You come at a certain point in the development of every app that what you see in the simulator does not match what you think should happen. Mostly these are human errors -- or at least they are in most of my cases ;-) -- but sometimes Xcode has just 'lost track', or so it seems. I've learnt that the Clean (Shift+Cmd+K) and Clean Build Folder… (Option+Shift+Command+K) menu options can show the difference between your error or Xcode's.

My question though is:

What does the Clean command do or not do, which leaves a reason for Clean Build Folder… to exist? When should I pick one over the other, why not just always clean the whole folder?

  • You may find some answers in this potentially duplicate question. Nov 10, 2011 at 22:26
  • 1
    There might be some hidden clues there, but it's totally not a duplicate question. Mine is about the differences between clean and clean build folder, two very similar looking commands. But thanks for the heads up.
    – epologee
    Nov 11, 2011 at 9:30

5 Answers 5


If you select Clean from the Product menu, XCode will delete the files inside every folder in the Build folder, if you select Clean Build Folder it will delete the entire Build folder.

After Clean command:

enter image description here After Clean Build Folder command:

enter image description here

I think you should select Clean Build Folder when you want to build a binary that you want to release to the AppStore, when you messed up with your project or when your app doesn't work for an "unknown" reason, otherwise use Clean.

I hope I've answered your question :D

  • 6
    Sorry to be skeptical, but this seems odd. Are you saying the only difference between the two is that one deletes the folders and the other keeps the folders but deletes all the contents? What would be the difference in having four empty folders? Yet there is a noticeable difference between cleaning and sometimes having to clean build folders...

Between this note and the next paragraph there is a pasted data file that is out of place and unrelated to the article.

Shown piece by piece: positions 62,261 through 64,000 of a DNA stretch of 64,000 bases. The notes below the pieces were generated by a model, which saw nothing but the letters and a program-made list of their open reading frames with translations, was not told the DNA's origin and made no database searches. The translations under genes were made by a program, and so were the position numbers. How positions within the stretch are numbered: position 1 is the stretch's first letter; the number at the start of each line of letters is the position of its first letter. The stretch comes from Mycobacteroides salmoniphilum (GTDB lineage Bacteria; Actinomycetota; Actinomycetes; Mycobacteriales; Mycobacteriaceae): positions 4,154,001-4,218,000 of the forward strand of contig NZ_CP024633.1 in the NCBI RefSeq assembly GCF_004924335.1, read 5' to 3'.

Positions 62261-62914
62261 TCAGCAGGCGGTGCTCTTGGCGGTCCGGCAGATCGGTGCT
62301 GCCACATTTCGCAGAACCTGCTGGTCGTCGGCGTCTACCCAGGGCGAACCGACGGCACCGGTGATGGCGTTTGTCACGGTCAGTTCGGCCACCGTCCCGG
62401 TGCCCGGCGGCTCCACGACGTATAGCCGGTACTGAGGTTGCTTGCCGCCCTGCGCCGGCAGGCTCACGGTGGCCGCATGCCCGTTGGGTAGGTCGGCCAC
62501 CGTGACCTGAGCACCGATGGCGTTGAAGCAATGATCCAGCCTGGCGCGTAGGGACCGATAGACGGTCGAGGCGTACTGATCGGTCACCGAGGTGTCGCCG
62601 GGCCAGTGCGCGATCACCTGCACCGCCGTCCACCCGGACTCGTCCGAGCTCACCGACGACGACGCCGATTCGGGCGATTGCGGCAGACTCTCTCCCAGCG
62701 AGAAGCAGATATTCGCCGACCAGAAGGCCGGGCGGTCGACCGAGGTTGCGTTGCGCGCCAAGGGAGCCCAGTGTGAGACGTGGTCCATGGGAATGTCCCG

– jowie
    Aug 23, 2013 at 9:56
  • 3
    Yes, that's the only difference. Personally I use "Clean" before building an app for the iOS Simulator or when I have strange problems with code and/or XCode and "Clean Build Folder" when I want to publish an app to the App Store or when I want to be sure that my app is build from the ground up with no caches.
    – Aluminum
    Aug 24, 2013 at 9:26
  • 4
    Is it just me, or 'Clean Build Folder' is faster than 'Clean'? Nov 18, 2013 at 1:35
  • Something has changed for Xcode 8, Build folder is kept after Clean Build Folder.... Obviously, Clean Build Folder... is more complete than Clean. However, I think deletion of ~/Library/Developer/Xcode/DerivedData/xxx-ABCD folder is needed in some case such as your Xcode cannot work properly, where xxx is the name of your project or workspace.
    – DawnSong
    Sep 6, 2017 at 12:03
  • Always love when people come back to an old question and answer thats popular and make a very clear example and explanation
    – Cacoon
    Jun 26, 2018 at 22:49

Clean… cleans the folders for the current selected target.
Clean Build Folder… cleans the folders for all the targets.

  • 5
    This is ambiguous with that apostrophe in "all the target's folders". Do you mean "the folders for all targets or are there some other folders associated with the selected target? Apr 21, 2013 at 16:50
  • 1
    This answer is not complete. Clean Build Folder solves problems in projects with only a single target. Sep 3, 2014 at 0:34

As of Xcode 10, 'Clean' has effectively disappeared. Apple says here:

"The new build system uses the "clean build folder" behavior. The legacy "clean" behavior is not supported".


If you select "Clean", Xcode will delete files inside every folder(e.g., Products, Intermediates) in the Build folder, for the current target. Files for other targets remain.

If you select "Clean Build Folder", Xcode will delete the entire Build Folder, so nothing left.

In most cases "Clean" will work for "unknown" reasons, but you still have to "Clean the Build Folder" because Xcode won't delete files in the include folder inside Products folder.


Some files at ~/Library/Developer/Xcode/DerivedData/xxx-ABCD, where xxx is the name of your project or workspace, have been deleted after you Clean or Clean Build Folder.... Obviously, Clean Build Folder... will delete more files than Clean will do. However, I think deletion of the folder that I mentioned before is needed in some case, such as your Xcode cannot work properly.

By the way, something has changed for Xcode 8, Build folder is kept all the same after Clean Build Folder...

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